Fed’s Barr proposes expanding capital requirements to include more banks

Federal Reserve Vice Chairman for Supervision Michael Barr said today that regulators will propose strengthening capital requirements for banks with more than $100 billion in assets, including creating a new long-term debt requirement. During a speech at the Bipartisan Policy Center in Washington, D.C., Barr said his review of capital standards began before the recent bank failures, but those events expanded the range of banks they ultimately proposed should be subject to the heightened standards.

An “important aspect” of the proposals will be to implement the changes to the risk-based capital requirements, referred to as the Basel III endgame, Barr said. The proposed rules would end the practice of relying on banks’ estimates of their own risk and instead use “a more transparent and consistent approach.” They would also adjust the way that a firm measures market risk concerning its trading activities, and—for operational losses—replace an internal modeled operational risk requirement with a standardized measure. In Barr’s view, including banks and bank holding companies with more than $100 billion in assets is appropriate, given the proposed rules will be less burdensome to implement compared to current requirements “since they don’t require a bank to develop a suite of internal credit risk and operational risk models to calculate regulatory capital,” he said.

A related proposal would introduce a long-term debt requirement for all banks above $100 billion, Barr said. “Long-term debt improves the ability of a bank to be resolved upon failure because the long-term debt can be converted to equity and used to absorb losses. Such a measure would reduce losses borne by the Federal Deposit Insurance Corporation’s Deposit Insurance Fund, and provide the FDIC with additional options for restructuring, selling or winding down a failed bank,” he added.

Barr also reviewed the Fed’s stress test framework and concluded that while it was generally sound, “we should review our global market shock and the stress test’s approach to estimating operational risk so that they provide a complementary lens to our risk-based standards on market risk and operational risk, respectively.” More than a decade of stress testing and “real-life surprises” such as the pandemic made it clear that stress tests must be stressful to adequately prepare banks for unanticipated events, he said. The vice chairman also noted that the agency plans to open the proposals to public comment in the near future.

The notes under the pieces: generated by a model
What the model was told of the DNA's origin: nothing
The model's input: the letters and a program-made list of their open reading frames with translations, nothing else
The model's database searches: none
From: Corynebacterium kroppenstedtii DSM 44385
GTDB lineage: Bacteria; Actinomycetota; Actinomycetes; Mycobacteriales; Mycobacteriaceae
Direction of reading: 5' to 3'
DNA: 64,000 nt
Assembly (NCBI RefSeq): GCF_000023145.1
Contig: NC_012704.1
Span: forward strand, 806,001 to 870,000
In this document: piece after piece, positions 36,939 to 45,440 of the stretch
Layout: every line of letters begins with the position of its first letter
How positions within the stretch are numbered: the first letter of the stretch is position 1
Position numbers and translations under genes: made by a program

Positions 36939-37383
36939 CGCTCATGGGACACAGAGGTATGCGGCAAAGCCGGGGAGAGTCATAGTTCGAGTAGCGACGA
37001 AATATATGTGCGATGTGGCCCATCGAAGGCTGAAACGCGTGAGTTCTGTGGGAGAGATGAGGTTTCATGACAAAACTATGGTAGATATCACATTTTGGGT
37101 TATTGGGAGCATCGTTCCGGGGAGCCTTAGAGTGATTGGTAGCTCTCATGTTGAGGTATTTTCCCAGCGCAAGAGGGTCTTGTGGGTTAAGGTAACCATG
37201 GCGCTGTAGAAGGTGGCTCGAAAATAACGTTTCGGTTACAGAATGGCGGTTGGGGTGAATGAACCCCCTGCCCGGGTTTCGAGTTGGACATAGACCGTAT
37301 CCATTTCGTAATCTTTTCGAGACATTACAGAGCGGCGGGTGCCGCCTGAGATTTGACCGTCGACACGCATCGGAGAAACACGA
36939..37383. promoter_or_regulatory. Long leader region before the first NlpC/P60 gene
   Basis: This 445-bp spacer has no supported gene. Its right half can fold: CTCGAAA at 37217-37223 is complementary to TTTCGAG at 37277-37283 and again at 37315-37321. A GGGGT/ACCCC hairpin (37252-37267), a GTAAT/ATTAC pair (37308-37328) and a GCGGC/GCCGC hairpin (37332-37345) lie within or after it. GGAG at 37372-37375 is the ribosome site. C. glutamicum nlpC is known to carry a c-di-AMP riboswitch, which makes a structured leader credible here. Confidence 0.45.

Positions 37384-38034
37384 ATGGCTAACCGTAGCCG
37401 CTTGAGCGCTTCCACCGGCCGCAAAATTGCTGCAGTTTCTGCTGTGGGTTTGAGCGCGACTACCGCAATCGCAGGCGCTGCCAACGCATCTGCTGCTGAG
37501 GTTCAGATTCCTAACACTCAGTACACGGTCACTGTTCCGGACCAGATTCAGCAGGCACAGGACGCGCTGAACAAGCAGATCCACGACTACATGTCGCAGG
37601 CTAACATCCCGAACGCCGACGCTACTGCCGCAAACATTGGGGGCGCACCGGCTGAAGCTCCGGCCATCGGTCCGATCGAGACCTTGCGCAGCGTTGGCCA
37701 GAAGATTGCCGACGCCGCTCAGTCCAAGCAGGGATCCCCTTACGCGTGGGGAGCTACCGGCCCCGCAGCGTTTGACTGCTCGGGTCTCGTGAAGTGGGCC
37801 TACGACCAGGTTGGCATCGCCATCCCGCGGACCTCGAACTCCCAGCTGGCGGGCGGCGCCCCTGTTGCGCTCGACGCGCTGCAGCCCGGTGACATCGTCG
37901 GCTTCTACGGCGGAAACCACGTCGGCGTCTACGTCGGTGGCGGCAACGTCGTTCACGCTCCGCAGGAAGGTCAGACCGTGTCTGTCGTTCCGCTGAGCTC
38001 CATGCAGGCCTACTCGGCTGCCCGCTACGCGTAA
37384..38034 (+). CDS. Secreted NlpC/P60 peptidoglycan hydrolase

ABA raises concerns about economic costs

Barr’s decision to push forward new bank capital requirements is disappointing, especially given that regulators have previously pointed to strong evidence that the U.S. banking system is already well capitalized, American Bankers Association President and CEO Rob Nichols said in response to the vice chairman’s remarks. “The changes he outlined today fail to adequately consider the negative repercussions from forcing banks of all sizes to hold more capital than is needed to maintain safety and soundness,” Nichols said. “Higher capital requirements come at a cost to the economy, and regulators have other existing regulatory tools to manage risks including those that led to the recent bank failures.”

The proposed Basel III capital requirements would only make it harder for banks of all sizes to meet the needs of their customers, clients and communities, Nichols added. “Policymakers, who consistently cite the breadth and depth of our banking system as a source of strength, have not yet shown that these reforms will preserve that unique banking diversity or outweigh the significant costs to the U.S. economy,” he said.

The association’s concerns about the proposal were also expressed during a Bipartisan Policy Center forum on the proposed changes held after Barr’s presentation. ABA SVP Hugh Carney—one of the panelists—said that he has yet to hear a convincing justification for adopting the Basel III endgame. “This was a process that started over a decade ago and was focused on credit, operational and market risk,” Carney said. “It has nothing to do with Silicon Valley Bank … the key attributes there were interest rate risk and liquidity risk, and [Barr’s proposal] really seems like it’s recommending knee surgery for wrist injuries—it’s just not really on point.”